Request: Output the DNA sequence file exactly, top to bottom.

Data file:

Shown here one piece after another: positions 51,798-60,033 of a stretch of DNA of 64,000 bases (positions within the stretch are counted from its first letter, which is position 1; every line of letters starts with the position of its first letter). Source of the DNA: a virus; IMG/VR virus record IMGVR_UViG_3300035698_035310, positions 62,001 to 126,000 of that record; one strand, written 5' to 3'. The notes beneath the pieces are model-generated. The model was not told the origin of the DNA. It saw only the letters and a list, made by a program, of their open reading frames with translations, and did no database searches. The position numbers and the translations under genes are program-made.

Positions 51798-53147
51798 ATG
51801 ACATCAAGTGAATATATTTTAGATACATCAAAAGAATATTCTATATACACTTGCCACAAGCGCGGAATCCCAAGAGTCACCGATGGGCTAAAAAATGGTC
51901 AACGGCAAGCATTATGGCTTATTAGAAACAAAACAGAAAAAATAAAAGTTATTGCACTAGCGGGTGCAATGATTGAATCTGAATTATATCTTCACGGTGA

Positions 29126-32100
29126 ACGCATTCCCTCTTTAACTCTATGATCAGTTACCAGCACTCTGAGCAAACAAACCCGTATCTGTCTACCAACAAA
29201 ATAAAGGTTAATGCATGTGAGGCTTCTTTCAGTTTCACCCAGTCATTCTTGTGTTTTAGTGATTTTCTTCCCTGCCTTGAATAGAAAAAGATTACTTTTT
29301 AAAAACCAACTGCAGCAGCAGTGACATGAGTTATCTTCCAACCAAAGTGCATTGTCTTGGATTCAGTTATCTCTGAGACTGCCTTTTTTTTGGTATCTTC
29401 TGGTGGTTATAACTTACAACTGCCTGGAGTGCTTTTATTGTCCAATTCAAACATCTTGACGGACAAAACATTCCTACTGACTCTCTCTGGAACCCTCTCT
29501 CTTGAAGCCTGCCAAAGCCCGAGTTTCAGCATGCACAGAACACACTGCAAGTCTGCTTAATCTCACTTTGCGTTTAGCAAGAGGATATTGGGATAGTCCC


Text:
Shown here one piece after another: positions 51,798-60,033 of a stretch of DNA of 64,000 bases (positions within the stretch are counted from its first letter, which is position 1; every line of letters starts with the position of its first letter). Source of the DNA: a virus; IMG/VR virus record IMGVR_UViG_3300035698_035310, positions 62,001 to 126,000 of that record; one strand, written 5' to 3'. The notes beneath the pieces are model-generated. The model was not told the origin of the DNA. It saw only the letters and a list, made by a program, of their open reading frames with translations, and did no database searches. The position numbers and the translations under genes are program-made.

Positions 51798-53147
51798 ATG
51801 ACATCAAGTGAATATATTTTAGATACATCAAAAGAATATTCTATATACACTTGCCACAAGCGCGGAATCCCAAGAGTCACCGATGGGCTAAAAAATGGTC
51901 AACGGCAAGCATTATGGCTTATTAGAAACAAAACAGAAAAAATAAAAGTTATTGCACTAGCGGGTGCAATGATTGAATCTGAATTATATCTTCACGGTGA

Positions 29126-32100
29126 ACGCATTCCCTCTTTAACTCTATGATCAGTTACCAGCACTCTGAGCAAACAAACCCGTATCTGTCTACCAACAAA
29201 ATAAAGGTTAATGCATGTGAGGCTTCTTTCAGTTTCACCCAGTCATTCTTGTGTTTTAGTGATTTTCTTCCCTGCCTTGAATAGAAAAAGATTACTTTTT
29301 AAAAACCAACTGCAGCAGCAGTGACATGAGTTATCTTCCAACCAAAGTGCATTGTCTTGGATTCAGTTATCTCTGAGACTGCCTTTTTTTTGGTATCTTC
29401 TGGTGGTTATAACTTACAACTGCCTGGAGTGCTTTTATTGTCCAATTCAAACATCTTGACGGACAAAACATTCCTACTGACTCTCTCTGGAACCCTCTCT
29501 CTTGAAGCCTGCCAAAGCCCGAGTTTCAGCATGCACAGAACACACTGCAAGTCTGCTTAATCTCACTTTGCGTTTAGCAAGAGGATATTGGGATAGTCCC